In 2016, the EU agreed a deal with neighbouring Turkey for €6 billion to handle the influx of an estimated 2.2 million asylum seekers trying to reach Europe. These massively imbalanced donations for comparable crises demonstrate at best a limited human security motivation: a little over twice as many are people seeking asylum in Europe, but the EU is dedicating more than 117 times as much money.
The widely noted terms of this EU-Turkey deal further underscore this conclusion. The agreement has meant sending those arriving “irregularly” in Greece back to Turkey, despite concerns over their safety once they return. Amnesty International reports subsequent cases of refoulement in which asylum seekers have been returned once more to Syria, Iraq and Afghanistan, where they risk serious human rights violations. Nonetheless, the EU is reportedly considering this cash-for-containment model for places with even more dubious records, including Libya.
Institutional aid generally comes with political considerations. It is, therefore, unsurprising that the EU is giving more to address an issue with direct local implications. But these two agreements suggest a substantial minimisation of concern with human security, together with a significant rebalancing towards using EU member-states as principle security referents. This is reminiscent of debates here in Southeast Asia.
The human security doctrine has penetrated institutions in this region to some extent. The 2007 ASEAN Charter and the 2012 ASEAN Human Rights Declaration attest to this. The ASEAN Coordinating Centre for Humanitarian Affairs on disaster management’s (AHA Centre) recent involvement in providing aid to those affected by conflict in Marawi City, Philippines, and in Rakhine State, Myanmar – beyond its conventional natural disaster experience thus far– provides some evidence of practical implications. However, it is likely to be commitments at national level that will ultimately determine the protection of human security here. The treatment of several minority groups in the region – including Rohingya and other minorities in Myanmar, and Muslims in the Philippines – often justified through appeal to state security, demonstrate the tensions that remain between using the state or the human as a security referent in countries in this region.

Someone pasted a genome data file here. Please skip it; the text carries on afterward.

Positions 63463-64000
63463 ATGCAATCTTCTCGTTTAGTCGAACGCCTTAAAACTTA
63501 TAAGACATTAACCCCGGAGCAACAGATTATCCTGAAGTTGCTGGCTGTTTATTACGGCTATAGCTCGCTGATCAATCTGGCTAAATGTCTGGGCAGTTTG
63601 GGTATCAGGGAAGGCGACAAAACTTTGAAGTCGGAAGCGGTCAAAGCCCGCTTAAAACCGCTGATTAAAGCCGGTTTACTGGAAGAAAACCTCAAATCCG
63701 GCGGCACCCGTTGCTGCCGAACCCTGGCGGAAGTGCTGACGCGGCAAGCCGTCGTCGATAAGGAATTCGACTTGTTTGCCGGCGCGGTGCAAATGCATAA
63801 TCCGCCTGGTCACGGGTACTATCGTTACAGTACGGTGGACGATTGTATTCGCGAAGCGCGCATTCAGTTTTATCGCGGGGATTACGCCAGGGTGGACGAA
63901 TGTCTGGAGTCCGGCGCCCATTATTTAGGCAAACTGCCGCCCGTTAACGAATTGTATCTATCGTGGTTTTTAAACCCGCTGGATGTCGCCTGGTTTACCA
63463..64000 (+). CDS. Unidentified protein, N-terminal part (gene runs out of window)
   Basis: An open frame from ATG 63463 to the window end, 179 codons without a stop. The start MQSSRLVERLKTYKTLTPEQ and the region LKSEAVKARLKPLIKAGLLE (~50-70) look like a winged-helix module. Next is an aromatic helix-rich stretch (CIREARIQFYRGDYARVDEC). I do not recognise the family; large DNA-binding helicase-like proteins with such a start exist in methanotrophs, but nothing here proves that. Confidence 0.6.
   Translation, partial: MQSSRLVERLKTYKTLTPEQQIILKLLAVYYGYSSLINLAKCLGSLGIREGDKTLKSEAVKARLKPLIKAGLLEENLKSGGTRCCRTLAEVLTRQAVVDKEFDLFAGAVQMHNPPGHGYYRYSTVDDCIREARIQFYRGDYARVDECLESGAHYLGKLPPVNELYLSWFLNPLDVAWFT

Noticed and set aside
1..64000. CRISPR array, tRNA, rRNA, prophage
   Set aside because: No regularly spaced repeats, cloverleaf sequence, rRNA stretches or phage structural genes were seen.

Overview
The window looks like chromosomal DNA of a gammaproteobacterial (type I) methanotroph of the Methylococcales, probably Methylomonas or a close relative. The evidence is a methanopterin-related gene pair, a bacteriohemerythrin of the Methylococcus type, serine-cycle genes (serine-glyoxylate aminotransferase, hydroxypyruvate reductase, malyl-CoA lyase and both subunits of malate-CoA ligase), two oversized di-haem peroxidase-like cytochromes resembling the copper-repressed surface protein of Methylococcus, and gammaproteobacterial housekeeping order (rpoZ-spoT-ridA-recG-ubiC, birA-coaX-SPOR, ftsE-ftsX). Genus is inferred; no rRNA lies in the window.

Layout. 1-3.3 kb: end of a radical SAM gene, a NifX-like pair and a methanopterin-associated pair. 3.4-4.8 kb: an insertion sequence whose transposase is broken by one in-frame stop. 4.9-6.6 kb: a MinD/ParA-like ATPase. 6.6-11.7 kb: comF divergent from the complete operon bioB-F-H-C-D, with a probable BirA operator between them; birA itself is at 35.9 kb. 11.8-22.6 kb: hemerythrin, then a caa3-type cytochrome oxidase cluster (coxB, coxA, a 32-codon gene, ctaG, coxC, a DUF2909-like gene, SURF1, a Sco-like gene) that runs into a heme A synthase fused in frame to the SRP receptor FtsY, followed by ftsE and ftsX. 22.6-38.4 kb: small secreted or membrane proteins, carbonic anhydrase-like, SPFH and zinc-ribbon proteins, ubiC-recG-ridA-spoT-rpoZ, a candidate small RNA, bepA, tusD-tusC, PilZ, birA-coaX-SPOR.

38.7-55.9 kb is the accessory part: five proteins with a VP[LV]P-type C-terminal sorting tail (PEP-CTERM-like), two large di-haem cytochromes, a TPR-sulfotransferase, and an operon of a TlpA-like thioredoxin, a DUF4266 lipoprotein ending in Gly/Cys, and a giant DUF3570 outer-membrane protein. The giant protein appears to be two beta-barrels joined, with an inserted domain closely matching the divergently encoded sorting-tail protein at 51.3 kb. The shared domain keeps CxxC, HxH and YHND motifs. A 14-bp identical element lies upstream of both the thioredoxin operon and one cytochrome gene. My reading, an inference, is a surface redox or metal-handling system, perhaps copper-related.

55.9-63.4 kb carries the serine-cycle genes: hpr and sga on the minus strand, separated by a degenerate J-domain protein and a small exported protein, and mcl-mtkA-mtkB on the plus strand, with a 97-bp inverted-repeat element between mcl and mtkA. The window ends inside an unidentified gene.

In their seminars, both Baroness Amos and Ms. Lim contrasted the role of Europe during their careers at the United Nations with its current positioning. Europe has historically exercised exaggerated influence in the institutions and doctrines that frame human security. With the EU pivoting back towards a state-focus in security policy articulation, Europe and Southeast Asia may now be pursuing a similar balance. If this is the case, it could conceivably produce greater cooperation between the two regions on security articulation, or an overall retrenchment on human security, or even both together. In other words, there may be both threats and opportunities for proponents of the human security concept.